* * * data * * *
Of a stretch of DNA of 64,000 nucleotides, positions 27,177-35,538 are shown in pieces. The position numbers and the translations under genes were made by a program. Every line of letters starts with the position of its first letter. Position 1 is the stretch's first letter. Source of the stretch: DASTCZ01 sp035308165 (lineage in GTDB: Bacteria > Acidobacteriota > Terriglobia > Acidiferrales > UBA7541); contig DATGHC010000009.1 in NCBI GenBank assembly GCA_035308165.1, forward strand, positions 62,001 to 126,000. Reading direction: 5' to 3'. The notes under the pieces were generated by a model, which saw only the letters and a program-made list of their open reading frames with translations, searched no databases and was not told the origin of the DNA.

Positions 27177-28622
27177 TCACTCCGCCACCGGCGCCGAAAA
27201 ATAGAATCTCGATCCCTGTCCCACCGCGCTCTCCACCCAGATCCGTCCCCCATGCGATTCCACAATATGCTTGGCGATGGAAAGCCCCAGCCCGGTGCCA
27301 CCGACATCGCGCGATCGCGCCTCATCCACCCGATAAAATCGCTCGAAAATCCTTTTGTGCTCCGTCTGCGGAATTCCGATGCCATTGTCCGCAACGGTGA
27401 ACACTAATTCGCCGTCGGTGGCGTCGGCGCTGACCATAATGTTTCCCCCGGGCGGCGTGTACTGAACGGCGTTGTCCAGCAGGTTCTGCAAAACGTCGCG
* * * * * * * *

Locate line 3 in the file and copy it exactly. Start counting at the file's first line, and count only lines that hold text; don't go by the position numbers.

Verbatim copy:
27177 TCACTCCGCCACCGGCGCCGAAAA